A Catholic Ukip MEP has criticised a European bishops’ commission for being an EU “fan club” after it denounced “nationalist” parties in a report.
Earlier this week the Conference of European Justice and Peace Commissions (COMECE) issued a statement calling it a “matter of serious concern” that parties “advocating the supremacy of narrow national interests over universal human values, international commitments and obligations” were gaining, a reference to groups such as the United Kingdom Independence Party, which finished as the largest party in last year’s euro elections.
But Steven Woolfe, a Ukip MEP for the north-west of England, said: “Comece is a federalist fan club based in Brussels which endorses every EU treaty and power. It has done nothing over many years to stand up for Christian beliefs and values. Instead it acts as a cheerleader for the secularising EU.”
He continued: “Ukip is rising in the polls among churchgoers because it has defended religious freedom, the institution of marriage, and our Judeo-Christian culture as the basis for a shared civic space. I am a Catholic and I stand for faith, family, flag and fairness.
“My fellow Catholics can see what Ukip stands for, and vote accordingly. St Thomas Aquinas teaches that patriotism, ie love of your country and its people, is a Christian virtue. Perhaps COMECE needs to study up a bit.”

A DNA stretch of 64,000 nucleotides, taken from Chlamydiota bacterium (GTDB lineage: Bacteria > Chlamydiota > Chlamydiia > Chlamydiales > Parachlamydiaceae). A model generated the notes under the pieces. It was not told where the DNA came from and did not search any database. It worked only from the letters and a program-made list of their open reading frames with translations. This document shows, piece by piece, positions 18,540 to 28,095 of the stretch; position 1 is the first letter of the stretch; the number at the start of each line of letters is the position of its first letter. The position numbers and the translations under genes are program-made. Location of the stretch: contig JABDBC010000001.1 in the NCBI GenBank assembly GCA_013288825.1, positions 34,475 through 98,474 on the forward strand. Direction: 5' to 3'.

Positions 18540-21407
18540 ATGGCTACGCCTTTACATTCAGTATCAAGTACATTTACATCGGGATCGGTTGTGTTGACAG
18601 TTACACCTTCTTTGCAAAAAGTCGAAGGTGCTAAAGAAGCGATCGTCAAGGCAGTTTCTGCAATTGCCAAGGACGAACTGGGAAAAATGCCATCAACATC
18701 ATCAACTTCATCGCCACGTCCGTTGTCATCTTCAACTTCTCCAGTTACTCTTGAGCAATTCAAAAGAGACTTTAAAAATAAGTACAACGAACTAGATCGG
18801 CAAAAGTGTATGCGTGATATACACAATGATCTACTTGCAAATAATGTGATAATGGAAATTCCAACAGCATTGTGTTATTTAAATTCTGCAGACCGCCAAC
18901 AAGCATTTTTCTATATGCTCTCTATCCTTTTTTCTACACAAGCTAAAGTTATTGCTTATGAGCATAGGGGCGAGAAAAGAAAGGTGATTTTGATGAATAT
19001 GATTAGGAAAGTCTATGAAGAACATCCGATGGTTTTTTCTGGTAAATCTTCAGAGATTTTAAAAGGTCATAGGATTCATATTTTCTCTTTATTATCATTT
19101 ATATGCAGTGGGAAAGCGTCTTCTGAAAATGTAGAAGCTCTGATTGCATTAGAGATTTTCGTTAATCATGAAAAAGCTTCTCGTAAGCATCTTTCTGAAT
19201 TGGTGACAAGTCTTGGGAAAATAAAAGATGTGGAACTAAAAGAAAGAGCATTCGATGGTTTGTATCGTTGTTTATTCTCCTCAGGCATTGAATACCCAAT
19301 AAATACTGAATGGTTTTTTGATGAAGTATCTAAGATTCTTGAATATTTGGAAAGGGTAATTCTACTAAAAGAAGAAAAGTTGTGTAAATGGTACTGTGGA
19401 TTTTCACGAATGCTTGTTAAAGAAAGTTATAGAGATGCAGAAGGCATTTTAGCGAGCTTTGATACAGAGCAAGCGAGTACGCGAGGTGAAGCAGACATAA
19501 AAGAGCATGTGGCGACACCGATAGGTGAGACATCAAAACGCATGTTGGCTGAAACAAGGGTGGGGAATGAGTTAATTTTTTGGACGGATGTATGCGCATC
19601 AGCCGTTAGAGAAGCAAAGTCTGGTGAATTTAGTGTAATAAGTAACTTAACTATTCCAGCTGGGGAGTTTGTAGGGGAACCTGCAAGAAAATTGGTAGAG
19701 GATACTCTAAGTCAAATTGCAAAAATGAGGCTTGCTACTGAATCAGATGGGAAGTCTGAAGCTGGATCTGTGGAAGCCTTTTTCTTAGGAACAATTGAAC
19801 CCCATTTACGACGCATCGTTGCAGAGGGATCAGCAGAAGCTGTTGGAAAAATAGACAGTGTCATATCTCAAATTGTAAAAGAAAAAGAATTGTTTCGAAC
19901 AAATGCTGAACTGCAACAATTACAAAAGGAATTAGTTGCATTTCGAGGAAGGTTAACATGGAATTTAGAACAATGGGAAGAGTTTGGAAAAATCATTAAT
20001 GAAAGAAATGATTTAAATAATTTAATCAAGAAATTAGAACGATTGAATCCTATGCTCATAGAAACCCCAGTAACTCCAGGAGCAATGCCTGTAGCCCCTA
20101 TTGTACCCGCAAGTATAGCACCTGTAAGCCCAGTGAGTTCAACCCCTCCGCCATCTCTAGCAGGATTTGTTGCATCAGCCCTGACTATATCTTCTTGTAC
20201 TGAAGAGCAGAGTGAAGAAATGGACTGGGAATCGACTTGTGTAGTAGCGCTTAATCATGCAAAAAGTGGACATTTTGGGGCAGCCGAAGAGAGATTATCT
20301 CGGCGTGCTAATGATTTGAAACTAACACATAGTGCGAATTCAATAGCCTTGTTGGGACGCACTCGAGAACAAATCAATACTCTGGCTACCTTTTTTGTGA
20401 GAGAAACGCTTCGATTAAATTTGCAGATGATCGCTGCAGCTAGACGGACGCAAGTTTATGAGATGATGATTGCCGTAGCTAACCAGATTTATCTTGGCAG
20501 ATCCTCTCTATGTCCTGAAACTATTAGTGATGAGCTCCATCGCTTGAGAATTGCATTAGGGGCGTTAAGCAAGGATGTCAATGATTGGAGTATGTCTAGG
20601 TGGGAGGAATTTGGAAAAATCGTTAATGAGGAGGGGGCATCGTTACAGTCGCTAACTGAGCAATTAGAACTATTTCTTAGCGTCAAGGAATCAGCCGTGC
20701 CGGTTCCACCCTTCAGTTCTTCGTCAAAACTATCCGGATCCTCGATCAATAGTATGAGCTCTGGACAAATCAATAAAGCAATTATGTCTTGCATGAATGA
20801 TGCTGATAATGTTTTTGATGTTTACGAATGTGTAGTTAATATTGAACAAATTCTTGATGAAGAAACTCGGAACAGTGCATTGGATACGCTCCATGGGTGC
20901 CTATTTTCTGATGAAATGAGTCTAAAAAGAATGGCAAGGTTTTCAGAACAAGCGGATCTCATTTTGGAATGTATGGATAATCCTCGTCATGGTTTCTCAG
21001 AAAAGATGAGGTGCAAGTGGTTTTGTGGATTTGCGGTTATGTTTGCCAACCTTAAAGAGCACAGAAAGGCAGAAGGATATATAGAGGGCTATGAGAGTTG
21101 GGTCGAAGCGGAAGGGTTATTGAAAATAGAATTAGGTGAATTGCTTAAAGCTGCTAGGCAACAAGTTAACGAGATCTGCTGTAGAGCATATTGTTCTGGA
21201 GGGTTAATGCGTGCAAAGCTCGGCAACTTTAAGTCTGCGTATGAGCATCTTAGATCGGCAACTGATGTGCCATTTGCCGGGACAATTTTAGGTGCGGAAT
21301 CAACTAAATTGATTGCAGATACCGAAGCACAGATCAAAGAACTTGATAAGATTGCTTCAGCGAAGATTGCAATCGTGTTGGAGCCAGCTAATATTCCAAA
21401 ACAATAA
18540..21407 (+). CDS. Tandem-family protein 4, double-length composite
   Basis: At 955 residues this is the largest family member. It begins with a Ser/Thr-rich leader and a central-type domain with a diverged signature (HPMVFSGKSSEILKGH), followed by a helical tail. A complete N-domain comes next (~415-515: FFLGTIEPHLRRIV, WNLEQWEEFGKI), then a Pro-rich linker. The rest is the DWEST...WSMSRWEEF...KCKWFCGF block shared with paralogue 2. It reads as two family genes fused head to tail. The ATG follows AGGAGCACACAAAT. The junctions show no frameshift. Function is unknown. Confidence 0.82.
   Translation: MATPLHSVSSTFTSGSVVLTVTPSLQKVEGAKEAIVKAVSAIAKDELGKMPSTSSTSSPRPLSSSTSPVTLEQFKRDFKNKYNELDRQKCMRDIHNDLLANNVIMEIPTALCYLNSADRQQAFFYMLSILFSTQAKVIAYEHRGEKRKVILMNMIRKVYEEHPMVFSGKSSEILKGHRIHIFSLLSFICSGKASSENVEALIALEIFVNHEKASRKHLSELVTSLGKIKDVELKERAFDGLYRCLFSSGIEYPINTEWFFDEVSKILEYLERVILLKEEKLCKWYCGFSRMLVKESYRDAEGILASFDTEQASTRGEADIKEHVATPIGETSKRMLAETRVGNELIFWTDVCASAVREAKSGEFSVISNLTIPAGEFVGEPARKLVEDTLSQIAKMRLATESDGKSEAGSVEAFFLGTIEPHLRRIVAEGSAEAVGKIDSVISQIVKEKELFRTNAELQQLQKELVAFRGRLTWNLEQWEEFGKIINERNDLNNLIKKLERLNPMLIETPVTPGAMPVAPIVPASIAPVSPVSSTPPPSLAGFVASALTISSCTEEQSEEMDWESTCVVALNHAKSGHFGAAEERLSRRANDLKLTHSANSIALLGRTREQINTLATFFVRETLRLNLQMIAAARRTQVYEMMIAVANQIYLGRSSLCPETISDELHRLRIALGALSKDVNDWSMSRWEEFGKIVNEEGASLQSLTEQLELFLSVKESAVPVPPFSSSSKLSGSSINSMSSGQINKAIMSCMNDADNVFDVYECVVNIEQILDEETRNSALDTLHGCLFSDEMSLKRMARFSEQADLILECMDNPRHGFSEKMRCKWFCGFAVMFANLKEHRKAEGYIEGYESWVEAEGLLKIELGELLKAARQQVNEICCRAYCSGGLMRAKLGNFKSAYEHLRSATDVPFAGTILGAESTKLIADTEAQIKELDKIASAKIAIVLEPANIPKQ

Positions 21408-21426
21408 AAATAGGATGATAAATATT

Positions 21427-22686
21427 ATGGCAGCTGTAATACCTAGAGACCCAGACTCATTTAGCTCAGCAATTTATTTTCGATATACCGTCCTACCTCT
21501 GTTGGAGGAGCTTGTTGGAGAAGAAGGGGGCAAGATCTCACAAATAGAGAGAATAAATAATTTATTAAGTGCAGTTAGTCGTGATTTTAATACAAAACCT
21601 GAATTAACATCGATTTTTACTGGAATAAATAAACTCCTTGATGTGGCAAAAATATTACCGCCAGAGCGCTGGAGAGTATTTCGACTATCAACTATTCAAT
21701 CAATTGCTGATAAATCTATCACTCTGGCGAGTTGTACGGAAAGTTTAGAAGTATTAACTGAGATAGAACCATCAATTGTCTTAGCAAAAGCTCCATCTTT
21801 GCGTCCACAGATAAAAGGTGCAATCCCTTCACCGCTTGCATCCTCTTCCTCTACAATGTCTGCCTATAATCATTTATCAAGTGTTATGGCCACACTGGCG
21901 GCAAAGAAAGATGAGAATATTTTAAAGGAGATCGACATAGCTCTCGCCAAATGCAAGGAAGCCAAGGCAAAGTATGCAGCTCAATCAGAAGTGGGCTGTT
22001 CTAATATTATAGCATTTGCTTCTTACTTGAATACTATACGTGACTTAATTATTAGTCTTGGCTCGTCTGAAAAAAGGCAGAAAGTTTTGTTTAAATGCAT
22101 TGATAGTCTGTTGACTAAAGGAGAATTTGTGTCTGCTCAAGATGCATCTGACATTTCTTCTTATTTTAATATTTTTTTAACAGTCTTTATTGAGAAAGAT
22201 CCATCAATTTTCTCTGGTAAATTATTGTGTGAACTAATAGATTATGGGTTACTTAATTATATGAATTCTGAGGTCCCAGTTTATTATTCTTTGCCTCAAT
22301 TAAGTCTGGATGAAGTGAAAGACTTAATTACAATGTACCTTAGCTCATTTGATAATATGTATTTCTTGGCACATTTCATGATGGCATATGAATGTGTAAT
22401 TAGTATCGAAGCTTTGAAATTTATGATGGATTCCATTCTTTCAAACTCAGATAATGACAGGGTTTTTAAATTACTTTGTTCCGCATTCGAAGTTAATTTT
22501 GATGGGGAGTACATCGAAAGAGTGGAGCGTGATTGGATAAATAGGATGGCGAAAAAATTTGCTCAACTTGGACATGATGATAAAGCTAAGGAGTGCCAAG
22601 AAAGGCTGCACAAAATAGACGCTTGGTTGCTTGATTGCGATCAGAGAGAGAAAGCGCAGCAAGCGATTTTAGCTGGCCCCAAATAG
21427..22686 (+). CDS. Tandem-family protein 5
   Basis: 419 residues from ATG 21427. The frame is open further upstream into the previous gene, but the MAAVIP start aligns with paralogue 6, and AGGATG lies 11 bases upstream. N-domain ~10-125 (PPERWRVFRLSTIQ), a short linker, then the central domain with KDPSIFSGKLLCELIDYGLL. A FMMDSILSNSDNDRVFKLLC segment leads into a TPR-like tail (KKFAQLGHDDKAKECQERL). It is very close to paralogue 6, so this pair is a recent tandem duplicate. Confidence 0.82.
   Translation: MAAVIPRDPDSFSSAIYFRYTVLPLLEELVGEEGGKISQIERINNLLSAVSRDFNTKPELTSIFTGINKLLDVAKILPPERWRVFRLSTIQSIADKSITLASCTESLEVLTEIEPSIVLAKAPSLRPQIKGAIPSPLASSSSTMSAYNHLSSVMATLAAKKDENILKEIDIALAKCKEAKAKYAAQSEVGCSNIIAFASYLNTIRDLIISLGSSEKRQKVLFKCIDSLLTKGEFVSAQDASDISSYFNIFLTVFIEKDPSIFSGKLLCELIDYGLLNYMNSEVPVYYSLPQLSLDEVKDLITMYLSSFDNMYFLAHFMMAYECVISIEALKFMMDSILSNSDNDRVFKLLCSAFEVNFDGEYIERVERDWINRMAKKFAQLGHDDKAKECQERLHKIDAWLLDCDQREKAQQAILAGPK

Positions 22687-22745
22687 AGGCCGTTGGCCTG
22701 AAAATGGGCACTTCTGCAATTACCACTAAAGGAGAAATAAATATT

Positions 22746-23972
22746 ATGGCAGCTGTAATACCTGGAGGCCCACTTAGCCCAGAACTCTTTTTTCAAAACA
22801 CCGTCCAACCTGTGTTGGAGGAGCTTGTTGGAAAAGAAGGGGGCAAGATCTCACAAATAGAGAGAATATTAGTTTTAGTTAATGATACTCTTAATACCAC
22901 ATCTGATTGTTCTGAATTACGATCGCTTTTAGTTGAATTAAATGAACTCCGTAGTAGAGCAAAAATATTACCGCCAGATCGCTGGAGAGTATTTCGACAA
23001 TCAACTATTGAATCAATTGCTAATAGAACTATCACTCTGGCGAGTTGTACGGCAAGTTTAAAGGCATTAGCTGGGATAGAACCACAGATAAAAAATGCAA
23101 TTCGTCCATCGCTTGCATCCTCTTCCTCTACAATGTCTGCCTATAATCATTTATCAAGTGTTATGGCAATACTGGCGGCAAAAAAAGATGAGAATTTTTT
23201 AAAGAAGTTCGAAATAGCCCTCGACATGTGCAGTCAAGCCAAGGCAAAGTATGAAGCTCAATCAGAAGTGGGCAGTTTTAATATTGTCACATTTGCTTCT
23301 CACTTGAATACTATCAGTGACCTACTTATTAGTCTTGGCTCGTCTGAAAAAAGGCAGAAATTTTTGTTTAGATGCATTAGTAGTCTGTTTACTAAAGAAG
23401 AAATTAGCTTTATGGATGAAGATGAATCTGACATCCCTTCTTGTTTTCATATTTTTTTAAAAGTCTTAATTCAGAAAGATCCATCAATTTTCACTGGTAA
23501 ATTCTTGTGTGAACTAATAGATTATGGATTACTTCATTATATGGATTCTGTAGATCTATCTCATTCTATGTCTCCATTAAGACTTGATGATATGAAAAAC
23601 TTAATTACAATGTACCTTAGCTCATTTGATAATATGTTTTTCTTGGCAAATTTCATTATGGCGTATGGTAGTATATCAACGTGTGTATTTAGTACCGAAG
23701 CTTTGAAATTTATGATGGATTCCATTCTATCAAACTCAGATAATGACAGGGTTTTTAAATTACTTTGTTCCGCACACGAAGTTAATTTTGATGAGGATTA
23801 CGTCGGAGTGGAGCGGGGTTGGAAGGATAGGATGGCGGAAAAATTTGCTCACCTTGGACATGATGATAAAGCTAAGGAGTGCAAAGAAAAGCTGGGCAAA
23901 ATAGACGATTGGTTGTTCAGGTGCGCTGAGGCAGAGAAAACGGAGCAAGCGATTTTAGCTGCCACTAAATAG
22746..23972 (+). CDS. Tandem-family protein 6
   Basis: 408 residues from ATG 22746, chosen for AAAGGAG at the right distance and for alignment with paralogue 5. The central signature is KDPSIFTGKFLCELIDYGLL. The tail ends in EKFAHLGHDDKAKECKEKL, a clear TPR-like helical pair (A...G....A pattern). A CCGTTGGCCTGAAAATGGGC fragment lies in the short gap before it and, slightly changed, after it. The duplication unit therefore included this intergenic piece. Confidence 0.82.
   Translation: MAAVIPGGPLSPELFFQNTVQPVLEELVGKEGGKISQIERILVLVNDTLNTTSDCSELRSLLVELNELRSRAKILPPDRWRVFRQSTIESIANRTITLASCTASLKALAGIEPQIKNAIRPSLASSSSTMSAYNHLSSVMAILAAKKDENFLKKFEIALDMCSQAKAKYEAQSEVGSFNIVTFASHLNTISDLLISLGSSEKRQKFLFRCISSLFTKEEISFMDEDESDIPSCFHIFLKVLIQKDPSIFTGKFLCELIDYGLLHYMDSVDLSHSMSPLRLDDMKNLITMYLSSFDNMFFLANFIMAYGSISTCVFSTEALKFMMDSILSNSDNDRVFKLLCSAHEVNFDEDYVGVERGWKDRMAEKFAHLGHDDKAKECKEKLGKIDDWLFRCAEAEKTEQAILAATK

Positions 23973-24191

In its report, called The Nationalism of Exclusion, COMECE stated that certain parties are pushing countries in a nationalist direction. It said: “Often racist or xenophobic, they inevitably bring to mind the belligerent and ultranationalist politics which preceded both world wars. By suggesting the nation, nationality and their underlying founding myths are an appropriate response to our contemporary challenges, those parties and their advocates refer to a paradigm of exclusion that will make matters worse.
“The Christian vision of universal justice and peace does not allow for any kind of chauvinism – it calls for solidarity and respect for all,” the conference said in a February 18 report.
Having been unable to sell in churches for well over a year due to the pandemic, we are now inviting readers to support the Herald by investing in our future. We have been a bold and influential voice in the church since 1888, standing up for traditional Catholic culture and values.
Please join us on our 130 year mission by supporting us. We are raising £250,000 to safeguard the Herald as a world-leading voice in Catholic journalism and teaching. For more information from our chairman on contributing to the Herald Patron's Fund, click here
Make a Donation
Donors giving £500 or more will automatically become sponsor patrons of the Herald. This includes two complimentary print/digital gift subscriptions, invitations to Patron events, pilgrimages and dinners, and 6 gift subscriptions sent to priests, seminaries, Catholic schools, religious care homes and prison and university chaplaincies. Click here for more information on becoming a Patron Sponsor. Click here for more information about contributing to the Herald Patron's Fund